Sunday, March 25, 2007

The Tribune get's it!

Here are some relevant quotes from today's Salt Lake Tribune opinion piece:

In Utah, where the Legislature prefers government "for the people" instead of "by the people," they can do it when pigs fly.

Our Legislature has made it nearly impossible to undo what they've done. Placing a repeal referendum on the ballot requires that organizers gather an enormous number of signatures, a figure equal to 10 percent of all the votes cast for governor in the previous general election. This year that means 92,000 signatures.

And, as if that's not enough, they add a double dose of discouragement: Those 92,000 signatures must represent 10 percent of the registered voters from at least 15 of Utah's 29 counties, and they must be gathered in just 40 days. Oh, and make sure the signers dot every "i" and cross every "t."

As you know, we're against public funding for private schools and the private soccer stadium, and polls have indicated the public shares our opinion. But that's not the issue here. We think the voters should have the right to make things right when they believe the Legislature has done wrong.

The referendum requirements are much too stringent. Petition organizers should have more time to gather fewer signatures, and they should be able to collect them anywhere in the state.

We prefer government "by the people." We want to see pigs fly.

Read The Salt Lake Tribune's: Referendum reform,Why not give the voters a chance?


Jesse said...

No, the Trib only kind of gets it.

The requirement to get signatures from 15 of 29 counties is a bulwark against populous counties dictating policy to rural counties, a common problem in many Western states. (For comparison, our western neighbor, Nevada, requires 15 of 17 counties. Ouch.) I'd be appalled to see anything upset this delicate balance of urban and rural interests.

I think it's also important to require a high signature threshold for referendums. While voters should get a chance to speak up on what the legislature does, we don't want to be doing things California-style with 20+ ballot issues at every election. It's hard enough to choose elected officials much less try and get up to speed on dozens of ballot issues. Most of them end up being decided by whomever had the most advertising dollars and were entirely engineered by special interests. You think buying legislators is bad? Try a system with purchased voters. We should only have issues on the ballot that are important enough to pass a high threshold.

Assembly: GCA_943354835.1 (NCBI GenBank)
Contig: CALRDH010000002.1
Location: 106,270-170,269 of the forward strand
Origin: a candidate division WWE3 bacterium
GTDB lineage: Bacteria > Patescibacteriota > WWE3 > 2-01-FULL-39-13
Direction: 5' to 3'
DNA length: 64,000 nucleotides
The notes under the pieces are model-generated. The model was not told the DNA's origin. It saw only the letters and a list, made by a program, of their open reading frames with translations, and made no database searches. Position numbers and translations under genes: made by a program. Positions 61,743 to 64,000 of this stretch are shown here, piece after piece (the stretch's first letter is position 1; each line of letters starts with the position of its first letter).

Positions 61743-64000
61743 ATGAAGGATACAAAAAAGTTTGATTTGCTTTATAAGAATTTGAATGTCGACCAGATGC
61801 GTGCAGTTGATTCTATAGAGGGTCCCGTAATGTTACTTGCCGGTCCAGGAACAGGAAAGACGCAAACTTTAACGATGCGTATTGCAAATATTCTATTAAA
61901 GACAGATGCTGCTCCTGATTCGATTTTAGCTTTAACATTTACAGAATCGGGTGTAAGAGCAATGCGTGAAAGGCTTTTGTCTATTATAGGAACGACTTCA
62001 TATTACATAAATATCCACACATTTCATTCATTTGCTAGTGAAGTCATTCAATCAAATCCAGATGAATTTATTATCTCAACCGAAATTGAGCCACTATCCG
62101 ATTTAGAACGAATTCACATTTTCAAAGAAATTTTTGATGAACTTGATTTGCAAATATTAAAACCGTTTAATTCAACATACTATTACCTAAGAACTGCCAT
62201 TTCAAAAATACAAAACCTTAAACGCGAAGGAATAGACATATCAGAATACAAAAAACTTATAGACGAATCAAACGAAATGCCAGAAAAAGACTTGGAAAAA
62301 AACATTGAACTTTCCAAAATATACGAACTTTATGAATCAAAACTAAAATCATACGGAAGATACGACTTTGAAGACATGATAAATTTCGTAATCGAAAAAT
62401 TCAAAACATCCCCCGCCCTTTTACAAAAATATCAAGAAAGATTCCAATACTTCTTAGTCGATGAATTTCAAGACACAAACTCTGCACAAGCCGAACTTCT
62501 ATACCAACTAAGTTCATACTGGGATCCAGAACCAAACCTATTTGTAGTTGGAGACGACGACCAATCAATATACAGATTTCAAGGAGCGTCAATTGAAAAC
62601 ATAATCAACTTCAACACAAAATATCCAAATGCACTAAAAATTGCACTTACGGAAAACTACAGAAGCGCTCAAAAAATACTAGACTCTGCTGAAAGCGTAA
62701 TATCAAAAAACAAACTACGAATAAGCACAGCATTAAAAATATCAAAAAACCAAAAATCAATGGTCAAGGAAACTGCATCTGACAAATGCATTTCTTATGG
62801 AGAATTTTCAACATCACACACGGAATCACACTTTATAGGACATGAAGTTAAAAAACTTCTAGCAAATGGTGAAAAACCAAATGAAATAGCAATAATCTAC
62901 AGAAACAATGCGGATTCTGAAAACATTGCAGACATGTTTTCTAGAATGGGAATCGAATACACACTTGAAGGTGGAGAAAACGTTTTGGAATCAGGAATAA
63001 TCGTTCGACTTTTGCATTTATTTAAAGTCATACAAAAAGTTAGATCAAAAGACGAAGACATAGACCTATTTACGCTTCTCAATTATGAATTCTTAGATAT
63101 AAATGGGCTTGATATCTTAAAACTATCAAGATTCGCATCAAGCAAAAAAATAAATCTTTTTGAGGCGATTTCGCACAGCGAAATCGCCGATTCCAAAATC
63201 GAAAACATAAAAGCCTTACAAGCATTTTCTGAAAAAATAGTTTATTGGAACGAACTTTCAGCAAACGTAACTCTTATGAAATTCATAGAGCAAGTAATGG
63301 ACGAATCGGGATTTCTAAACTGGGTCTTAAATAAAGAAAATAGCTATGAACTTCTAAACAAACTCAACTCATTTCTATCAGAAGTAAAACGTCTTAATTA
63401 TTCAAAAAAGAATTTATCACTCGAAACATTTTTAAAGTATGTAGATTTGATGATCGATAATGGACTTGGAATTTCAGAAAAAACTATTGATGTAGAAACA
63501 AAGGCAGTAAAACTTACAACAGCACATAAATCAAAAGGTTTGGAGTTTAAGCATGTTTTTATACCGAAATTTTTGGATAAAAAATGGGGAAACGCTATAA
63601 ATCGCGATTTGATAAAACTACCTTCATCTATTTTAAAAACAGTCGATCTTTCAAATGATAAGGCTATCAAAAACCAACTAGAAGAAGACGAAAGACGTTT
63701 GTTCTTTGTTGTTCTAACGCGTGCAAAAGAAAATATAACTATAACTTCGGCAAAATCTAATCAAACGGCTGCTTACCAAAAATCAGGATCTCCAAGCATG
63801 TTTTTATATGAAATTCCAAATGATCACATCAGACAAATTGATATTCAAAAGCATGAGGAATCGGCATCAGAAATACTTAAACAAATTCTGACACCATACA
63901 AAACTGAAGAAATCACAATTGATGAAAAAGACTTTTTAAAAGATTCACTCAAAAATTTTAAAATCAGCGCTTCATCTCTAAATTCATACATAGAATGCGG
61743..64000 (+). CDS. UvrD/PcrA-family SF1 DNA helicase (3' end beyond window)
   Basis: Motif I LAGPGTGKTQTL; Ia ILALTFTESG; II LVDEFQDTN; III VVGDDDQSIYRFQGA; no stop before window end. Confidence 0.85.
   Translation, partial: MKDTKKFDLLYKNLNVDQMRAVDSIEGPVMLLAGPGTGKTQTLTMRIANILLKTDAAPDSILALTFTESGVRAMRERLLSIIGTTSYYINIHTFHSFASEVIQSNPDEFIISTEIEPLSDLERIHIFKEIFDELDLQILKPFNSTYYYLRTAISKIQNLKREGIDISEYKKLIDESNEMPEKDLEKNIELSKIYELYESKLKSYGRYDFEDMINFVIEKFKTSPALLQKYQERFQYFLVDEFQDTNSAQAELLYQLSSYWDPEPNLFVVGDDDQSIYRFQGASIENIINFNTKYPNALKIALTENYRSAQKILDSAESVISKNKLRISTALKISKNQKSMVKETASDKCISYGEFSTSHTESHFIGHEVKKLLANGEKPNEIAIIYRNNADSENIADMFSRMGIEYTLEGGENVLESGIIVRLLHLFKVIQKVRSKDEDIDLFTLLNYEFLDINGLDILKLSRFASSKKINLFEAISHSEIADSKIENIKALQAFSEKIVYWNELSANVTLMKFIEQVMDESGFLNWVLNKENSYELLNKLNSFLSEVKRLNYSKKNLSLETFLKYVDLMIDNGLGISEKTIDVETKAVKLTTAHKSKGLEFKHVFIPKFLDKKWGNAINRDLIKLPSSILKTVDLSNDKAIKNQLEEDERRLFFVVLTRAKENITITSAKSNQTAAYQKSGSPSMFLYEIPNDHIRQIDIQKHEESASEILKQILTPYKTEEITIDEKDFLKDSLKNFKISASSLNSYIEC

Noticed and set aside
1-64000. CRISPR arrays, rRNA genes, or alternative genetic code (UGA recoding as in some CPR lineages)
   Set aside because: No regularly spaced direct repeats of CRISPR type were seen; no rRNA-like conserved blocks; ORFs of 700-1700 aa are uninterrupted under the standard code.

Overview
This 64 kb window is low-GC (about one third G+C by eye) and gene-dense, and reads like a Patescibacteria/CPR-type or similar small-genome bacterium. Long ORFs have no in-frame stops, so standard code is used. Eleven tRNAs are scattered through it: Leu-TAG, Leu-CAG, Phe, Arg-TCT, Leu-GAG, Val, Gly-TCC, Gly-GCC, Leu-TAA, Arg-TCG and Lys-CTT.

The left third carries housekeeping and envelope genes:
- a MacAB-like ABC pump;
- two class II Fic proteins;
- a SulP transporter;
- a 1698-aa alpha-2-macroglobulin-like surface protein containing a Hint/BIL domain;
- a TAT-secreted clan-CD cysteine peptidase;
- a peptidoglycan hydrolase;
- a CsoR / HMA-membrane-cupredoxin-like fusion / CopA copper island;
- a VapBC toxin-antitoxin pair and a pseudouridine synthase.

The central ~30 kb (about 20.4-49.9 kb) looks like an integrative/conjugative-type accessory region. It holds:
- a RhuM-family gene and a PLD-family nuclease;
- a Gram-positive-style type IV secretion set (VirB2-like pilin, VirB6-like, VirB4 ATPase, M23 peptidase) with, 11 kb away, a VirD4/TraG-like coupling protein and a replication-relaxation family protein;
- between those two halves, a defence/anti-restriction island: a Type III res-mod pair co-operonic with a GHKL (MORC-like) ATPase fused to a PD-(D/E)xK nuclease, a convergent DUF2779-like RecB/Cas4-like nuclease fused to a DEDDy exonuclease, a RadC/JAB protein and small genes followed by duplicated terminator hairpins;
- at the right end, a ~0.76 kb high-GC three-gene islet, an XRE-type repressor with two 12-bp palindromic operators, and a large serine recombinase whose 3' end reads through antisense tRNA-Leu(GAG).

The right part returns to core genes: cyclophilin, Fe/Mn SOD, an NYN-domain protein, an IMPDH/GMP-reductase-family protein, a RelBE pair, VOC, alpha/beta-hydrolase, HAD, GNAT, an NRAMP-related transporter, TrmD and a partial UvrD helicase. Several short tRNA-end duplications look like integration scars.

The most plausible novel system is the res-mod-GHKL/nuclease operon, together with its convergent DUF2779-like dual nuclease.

About the only point I'll agree with is that the length of time to gather signatures is less than half what it should be. Extending it to 90 days seems a lot more doable, just over 1,000 signatures a day as opposed to well over 2,300.

Anonymous said...

The number doesn't bother me, it's the time frame.

This is a very important issue Jesse.


Silus Grok said...

The difficulty with referenda is this: we already have a process in-place to keep a legislature in-check. And that's our regular elections and the occasional recall (though I admit that I'm not all that familiar with the laws surrounding the latter). Referenda are a parasite, feeding on hysteria and the mob mentality that surrounds single-issue politics… worse yet, in less populous states, referenda are most certainly the playgrounds of out-of-state interests.

That being said, referenda can play a small part in a healthy democracy — addressing pressing issues without resorting to a recall election. But they must be kept in-check. California is often trotted-out as a prime example of referendism run-amok. And with good reason (though I'll not rehearse it hear).

Utah's stringent requirements are a safe-guard against the rabid populism inspired by laxer regulations, and I'm all for keeping the bit firmly in the horse's mouth. But that's not to say that current laws couldn't be made better...

Jesse is right that the county requirement is a useful safeguard (though, strangely, not a safeguard we see at the legislature, where both the House and Senate are beholden to the populous North — another conversation, entirely). Moreover, I'd have to side with Jesse on the time issue as well… though I wonder if there weren't other concerns at-play when that part of the law was written. Was it written simply to put the screw to referendists? Or might there be another reason for the time constraint.

If there's no other reason for the time constraint than its dampening effect, then a more generous allowance might be appropriate — though anything more than 90 days would make the other constraints less toothy. I'd say 60 days would make a solid start — run with that for a couple election cycles and see where we are, then.

At anyrate, them's my 2¢.